The Corona Borealis supercluster. Pearson et al. (2014) find that the central parts of the Corona Borealis supercluster (CB) could have a wide mass range of about 0.6−12 × 1016h-1M within a radius of 12.5 h-1 Mpc, with the likely value around 1 × 1016h-1M. We used the representative values 1.5 × 1016M within 19 Mpc.

The Laniakea supercluster. This supercluster (Tully et al. 2014) is the largest well-studied aggregation of matter in the observable universe. According to Tully et al. (2014), the supercluster has a radius of 80 Mpc, if approximated as round, and a mass of about 1017M, which comes from the volume and the mean cosmic density. No independent total mass estimate is available.

Also, the region of dwarf galaxy associations (DGAs) is shown in the log ⟨ ρM ⟩ /ρΛ vs. log R diagram of Fig. 2. They have radii ~0.3 Mpc and virial masses within (0.05−1) × 1012M (refs. in Chernin & Teerikorpi 2014). We have also marked the location (SDSS groups) around which the galaxy groups (with less than 50 members) extracted from the SDSS-DR10 survey are concentrated (masses from the virial theorem; Tempel et al. 2014).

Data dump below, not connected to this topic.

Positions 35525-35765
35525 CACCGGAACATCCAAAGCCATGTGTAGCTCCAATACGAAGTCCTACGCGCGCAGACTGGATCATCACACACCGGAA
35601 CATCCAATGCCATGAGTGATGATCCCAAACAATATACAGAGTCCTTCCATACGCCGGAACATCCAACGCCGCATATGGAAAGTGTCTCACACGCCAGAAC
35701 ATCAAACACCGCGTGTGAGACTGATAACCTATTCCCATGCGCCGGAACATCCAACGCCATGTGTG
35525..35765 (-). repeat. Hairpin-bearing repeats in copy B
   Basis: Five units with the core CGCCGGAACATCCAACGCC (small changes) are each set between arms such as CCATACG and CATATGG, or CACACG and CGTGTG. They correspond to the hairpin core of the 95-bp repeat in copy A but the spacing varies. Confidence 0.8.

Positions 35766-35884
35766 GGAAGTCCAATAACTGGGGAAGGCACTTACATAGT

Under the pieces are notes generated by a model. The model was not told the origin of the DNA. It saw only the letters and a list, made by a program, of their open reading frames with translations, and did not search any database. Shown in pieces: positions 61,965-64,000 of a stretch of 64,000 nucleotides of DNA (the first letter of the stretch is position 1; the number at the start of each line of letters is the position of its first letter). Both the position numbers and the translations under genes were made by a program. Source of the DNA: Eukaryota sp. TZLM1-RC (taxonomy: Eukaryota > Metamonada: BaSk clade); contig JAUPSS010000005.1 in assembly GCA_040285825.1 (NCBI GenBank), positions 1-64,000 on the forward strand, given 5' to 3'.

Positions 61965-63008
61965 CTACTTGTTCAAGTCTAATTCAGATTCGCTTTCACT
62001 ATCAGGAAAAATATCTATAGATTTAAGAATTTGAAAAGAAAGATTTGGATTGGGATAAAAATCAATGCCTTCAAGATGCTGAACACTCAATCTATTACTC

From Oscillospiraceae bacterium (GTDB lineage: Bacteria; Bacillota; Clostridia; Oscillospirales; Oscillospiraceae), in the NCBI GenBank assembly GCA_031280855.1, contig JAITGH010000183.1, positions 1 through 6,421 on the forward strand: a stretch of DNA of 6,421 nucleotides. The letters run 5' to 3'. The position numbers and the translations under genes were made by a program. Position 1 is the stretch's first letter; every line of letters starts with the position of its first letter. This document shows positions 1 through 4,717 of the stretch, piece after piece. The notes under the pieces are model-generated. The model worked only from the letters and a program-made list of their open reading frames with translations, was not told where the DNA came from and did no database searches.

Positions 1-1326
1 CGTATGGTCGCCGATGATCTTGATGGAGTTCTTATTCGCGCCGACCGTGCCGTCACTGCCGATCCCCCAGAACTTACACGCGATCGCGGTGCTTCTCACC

5. Discussion

The individual objects in Fig. 2 represent a heterogeneous collection of examples from the nearby universe. Nevertheless, it is interesting to note that the systems are generally found above the “gravity = antigravity” ρM ⟩ = 2ρΛ line, which defines the absolute upper size for a gravitationally bound spherical system.